I just sent you a scan of the permission slip and release form. It is a MAP celebration for students that attended all days of the MAP testing, exhibited appropriate behavior and work ethic during the testing time. 

The student body had three choices of which to vote from, Mini-golf, Bowling, and Victory. Overwhelmingly, the student body chose Victory. The form sent home to parents was accompanied with a permission slip. It is not mandatory for students to go and if a parent objects to their child going, they do not have to go. We will be there from 9-12 and students are supervised by teachers and administrators.

In the meantime, Huff was contacted by David Niose, legal director for the American Humanist Organization, who also noted the permission slips and the nature of the Victory Ministries and Sports Complex mission. In Huff's response, he acknowledged that the wording of the permission slip was "unfortunate" and that the district would not make the same mistake again. He noted that the students had voted to go to Victory. Though there was still time to change the plans and alternative sites for an outing were available, Huff made no mention of even giving a thought to changing the field trip, which caught Niose off guard.

Thank you for your email regarding your concerns over the field trip to Victory Gym. The trip is a celebration for the hard work the students did this year. The students voted for this location. The activities and approaches are completely secular in nature. The permission slip was the standard waiver of Victory Gym. We have not had any parents contact us about concerns, but if they do, we will assure them the secular nature of the trip. Your email brings a good point for us to review the waivers of locations better so our communication can be clearer. I believe removing the language on the waiver would have created more clarity and removed the confusion for the parents regarding the nature of the trip. Definitely something for us to be diligent towards in the future. Thank you, again. CJ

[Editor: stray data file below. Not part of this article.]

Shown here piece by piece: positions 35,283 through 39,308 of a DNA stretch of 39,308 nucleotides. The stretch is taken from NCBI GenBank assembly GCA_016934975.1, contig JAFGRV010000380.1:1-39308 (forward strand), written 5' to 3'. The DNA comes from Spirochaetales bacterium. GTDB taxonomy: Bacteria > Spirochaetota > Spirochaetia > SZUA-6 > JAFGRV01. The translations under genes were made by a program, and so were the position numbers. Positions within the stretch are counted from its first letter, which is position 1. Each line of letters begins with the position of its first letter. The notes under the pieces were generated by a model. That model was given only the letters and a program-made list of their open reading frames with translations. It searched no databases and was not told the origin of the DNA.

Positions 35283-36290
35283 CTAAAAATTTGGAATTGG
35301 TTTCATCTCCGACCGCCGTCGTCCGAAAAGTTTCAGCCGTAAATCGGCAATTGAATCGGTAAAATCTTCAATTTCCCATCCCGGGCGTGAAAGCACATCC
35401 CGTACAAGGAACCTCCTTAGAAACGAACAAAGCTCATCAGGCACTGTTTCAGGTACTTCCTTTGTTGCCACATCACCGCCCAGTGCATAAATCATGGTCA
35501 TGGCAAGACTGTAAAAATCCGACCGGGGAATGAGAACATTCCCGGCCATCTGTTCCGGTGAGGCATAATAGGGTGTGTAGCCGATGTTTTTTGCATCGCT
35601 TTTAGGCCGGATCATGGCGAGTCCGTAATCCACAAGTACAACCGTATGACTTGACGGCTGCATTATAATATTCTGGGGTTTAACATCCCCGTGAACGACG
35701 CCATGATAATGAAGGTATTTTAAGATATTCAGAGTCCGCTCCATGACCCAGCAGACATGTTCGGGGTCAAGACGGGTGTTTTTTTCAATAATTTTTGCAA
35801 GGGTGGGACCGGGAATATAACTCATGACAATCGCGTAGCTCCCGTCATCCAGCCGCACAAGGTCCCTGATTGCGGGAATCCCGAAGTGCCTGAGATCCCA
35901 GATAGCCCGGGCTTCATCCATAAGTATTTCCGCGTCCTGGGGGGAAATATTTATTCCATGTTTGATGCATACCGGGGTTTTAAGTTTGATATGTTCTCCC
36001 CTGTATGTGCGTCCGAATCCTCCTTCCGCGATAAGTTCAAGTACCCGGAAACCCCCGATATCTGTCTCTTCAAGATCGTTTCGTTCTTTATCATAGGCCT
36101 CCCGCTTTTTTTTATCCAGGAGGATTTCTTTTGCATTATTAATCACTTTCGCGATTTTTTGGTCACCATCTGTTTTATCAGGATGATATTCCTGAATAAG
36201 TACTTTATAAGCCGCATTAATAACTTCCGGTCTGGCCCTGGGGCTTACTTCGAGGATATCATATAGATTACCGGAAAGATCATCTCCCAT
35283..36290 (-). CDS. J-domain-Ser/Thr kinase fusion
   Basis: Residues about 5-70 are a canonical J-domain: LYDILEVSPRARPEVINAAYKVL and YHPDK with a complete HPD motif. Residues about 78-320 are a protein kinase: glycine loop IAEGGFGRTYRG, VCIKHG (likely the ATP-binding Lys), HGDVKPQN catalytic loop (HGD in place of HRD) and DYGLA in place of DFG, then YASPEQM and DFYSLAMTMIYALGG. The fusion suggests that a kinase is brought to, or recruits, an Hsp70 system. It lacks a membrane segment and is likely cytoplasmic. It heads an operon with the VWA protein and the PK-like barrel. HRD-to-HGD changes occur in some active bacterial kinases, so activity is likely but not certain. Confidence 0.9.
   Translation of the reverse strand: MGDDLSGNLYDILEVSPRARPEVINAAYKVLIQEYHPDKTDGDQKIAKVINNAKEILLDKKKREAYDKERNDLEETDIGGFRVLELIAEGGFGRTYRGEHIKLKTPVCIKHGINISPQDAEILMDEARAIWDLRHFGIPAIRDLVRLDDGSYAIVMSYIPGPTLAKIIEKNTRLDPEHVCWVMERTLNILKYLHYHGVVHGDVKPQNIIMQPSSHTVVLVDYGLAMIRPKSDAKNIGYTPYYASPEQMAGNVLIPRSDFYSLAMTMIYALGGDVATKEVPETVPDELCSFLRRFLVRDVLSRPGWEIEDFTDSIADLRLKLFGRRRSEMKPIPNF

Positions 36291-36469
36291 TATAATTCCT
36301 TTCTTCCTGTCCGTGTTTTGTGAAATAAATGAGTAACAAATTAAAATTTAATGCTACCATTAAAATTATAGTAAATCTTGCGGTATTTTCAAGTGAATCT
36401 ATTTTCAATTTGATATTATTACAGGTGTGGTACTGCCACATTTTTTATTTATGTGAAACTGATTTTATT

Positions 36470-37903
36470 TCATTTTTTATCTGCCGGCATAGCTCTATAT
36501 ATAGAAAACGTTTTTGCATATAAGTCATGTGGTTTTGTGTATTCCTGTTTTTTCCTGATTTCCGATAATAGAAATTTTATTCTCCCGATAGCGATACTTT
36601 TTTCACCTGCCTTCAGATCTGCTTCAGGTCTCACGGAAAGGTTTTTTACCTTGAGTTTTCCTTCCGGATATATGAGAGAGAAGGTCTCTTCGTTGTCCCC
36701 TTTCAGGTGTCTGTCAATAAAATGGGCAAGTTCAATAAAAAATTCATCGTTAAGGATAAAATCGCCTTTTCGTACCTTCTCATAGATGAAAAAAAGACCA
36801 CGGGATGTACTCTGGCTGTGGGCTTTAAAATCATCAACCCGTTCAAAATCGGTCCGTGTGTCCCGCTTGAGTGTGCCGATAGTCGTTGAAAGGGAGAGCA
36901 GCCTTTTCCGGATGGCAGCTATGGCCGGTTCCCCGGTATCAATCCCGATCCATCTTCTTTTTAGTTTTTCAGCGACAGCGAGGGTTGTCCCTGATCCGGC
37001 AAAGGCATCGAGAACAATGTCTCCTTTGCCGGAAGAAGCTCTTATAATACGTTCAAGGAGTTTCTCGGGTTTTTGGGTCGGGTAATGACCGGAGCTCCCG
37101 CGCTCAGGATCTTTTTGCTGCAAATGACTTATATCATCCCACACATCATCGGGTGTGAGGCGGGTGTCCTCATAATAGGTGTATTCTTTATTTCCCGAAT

Niose responded:

I must say your response is quite surprising. First, it matters not that the children voted to go to this destination. The Establishment Clause is not subject to majority votes. Second, although you choose to call the destination "Victory Gym," the facility is in fact "Victory Ministries and Sports Complex." 

 As for the trip being ostensibly "secular," that claim is quickly impeachable simply by looking at the web site. See their "About" page (a screen shot is attached to this email). They list three purposes (all religious) and eight goals (seven of which are expressly religious). They even utilize a cross in their sign. Any pretext that this is a "secular" trip is laughable - even if aggressive proselytizing doesn't occur, clearly efforts to influence the children will abound. I'm trying to be as straightforward with you as possible, so that we can avoid needless litigation. How do you think non-Christian parents would feel about their child being brought to this destination by their tax-supported public school? Our organization has litigated cases in Missouri before (we settled a lawsuit against the Fayette school district just last year), and we will not hesitate to do so again. You've been forewarned.